Marginalization as the result of racialized identity and systemic racism. This term ensures that the dual processes of racialization and marginalization are recognized when referring to individuals or groups of people. It is currently the recommended term, replacing previously used terms including racial minority, visible minority, racialized person, or Person of Colour.


Racism is the differential treatment of various human racial groups by a dominant racial group rooted in the belief of the superiority of one group over the other. Racism takes many forms, some of which include symbolic, embodied, psychological, institutional/systemic, everyday, and interpersonal. Racism is a deeply embedded historical system of institutional power that continues to operate regardless of the intentions of current actors unless intentionally interrupted. Racism differs from individual racial prejudice and racial discrimination in the historical accumulation and ongoing use of institutional power and authority to support prejudice and to systemically enforce discriminatory behaviors with far reaching effects. Racially marginalized people are denied access to social, economic, and political systems that regulate, define and control all aspects of their lives.


Sexism is as a system of oppression that results in disadvantaging women and girls, and non-binary individuals. It is an attitudinal-conceptual-cognitive-orientational complex of male supremacy, male chauvinism and misogyny.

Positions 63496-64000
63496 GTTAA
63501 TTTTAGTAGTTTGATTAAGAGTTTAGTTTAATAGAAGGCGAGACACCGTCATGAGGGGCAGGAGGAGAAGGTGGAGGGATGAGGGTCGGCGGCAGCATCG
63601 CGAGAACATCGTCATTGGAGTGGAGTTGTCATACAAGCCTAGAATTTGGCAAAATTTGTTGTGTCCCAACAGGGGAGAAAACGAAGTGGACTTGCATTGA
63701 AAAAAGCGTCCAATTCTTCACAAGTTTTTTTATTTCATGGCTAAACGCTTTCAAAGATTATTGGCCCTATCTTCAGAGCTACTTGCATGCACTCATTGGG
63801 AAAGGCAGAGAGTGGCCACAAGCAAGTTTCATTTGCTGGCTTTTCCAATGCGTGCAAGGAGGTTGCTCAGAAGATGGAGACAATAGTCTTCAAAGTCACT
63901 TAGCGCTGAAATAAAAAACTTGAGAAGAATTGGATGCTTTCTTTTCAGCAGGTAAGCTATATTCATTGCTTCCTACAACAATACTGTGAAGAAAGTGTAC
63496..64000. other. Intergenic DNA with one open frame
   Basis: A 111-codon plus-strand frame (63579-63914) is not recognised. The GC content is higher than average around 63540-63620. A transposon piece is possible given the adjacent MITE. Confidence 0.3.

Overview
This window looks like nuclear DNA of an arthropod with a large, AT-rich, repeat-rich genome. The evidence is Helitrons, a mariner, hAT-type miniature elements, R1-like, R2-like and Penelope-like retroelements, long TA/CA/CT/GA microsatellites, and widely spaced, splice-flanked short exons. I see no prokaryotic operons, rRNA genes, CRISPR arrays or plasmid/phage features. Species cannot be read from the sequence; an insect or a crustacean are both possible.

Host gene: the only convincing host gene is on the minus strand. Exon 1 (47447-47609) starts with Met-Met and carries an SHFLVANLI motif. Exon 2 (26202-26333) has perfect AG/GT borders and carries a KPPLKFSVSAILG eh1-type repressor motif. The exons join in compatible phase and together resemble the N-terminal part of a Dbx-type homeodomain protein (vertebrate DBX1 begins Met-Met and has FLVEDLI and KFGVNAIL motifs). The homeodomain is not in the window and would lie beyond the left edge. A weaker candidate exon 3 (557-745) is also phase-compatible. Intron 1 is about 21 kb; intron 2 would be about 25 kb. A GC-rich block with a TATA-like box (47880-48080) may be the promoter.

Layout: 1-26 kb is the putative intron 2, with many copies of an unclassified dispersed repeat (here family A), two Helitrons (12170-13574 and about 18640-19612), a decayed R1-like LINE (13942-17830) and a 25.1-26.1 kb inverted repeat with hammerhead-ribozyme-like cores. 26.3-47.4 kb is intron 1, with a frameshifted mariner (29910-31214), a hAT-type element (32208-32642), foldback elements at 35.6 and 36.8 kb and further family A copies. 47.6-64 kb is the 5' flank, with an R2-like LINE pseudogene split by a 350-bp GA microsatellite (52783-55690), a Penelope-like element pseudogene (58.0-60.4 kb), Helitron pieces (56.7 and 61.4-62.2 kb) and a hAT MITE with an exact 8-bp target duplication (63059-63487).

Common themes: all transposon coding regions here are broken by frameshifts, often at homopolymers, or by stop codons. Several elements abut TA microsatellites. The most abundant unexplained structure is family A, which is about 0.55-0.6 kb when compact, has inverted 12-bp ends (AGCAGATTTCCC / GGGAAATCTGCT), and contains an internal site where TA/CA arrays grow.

Systemic/institutional racism

Systemic/institutional racism refers to the arrangements and practices that maintain racial hierarchies and racial inequities. It includes policies, behaviours and practices that are part of the social, cultural or administrative elements of an organization and which produce or maintain positions of disadvantage for racialized individuals.


Fear and/or hatred of any transgression of perceived gender norms, often exhibited by name- calling, bullying, exclusion, prejudice, discrimination or acts of violence—anyone who is trans and/or gender diverse (or perceived to be) can be the target of transphobia. While transphobia speaks more directly to the discrimination and violence faced by trans and gender diverse people, or those perceived to be, cissexism is the overarching order of societythat enables it. Like other forms of oppression, transphobia may show up in interactions between individuals or groups of people or it can be entrenched in an organization’s culture, rules, policies and practices that may look harmless on the surface but in fact exclude and create barriers and an overall hostile climate for some individuals (


Two-spirit (also spelled 2-spirit or two-spirited) was coined by Myra Laramee in 1990. It refers to an Indigenous person who possesses both masculine and feminine spirits. It is also used by English-speaking communities on Turtle Island to distinguish the wide variety of Indigenous concepts of gender and sexual diversity as separate from the European gender binary.


Acronym that stands for two-spirited, lesbian, gay, bisexual, trans, queer, questioning, intersex, asexual and other minoritized sexual and gender identities. Used as an umbrella term to encompass a much wider range of identities and experiences related to sex, gender, and attraction that have been marginalized and minoritized by dominant norms of heterosexual and cisgender identities. This generally is the preferred term in Canada because it places two-spirit and Indigenous concepts of gender and sexual diversity first.

White/settler fragility

White/settler fragility is the emotional discomfort and defensiveness on the part of a white/settler person when confronted by information about privilege, racial inequality and/or colonial injustice.

Contact us

Office of Equity Transformation
University of Manitoba
Winnipeg, MB R3T 2N2 Canada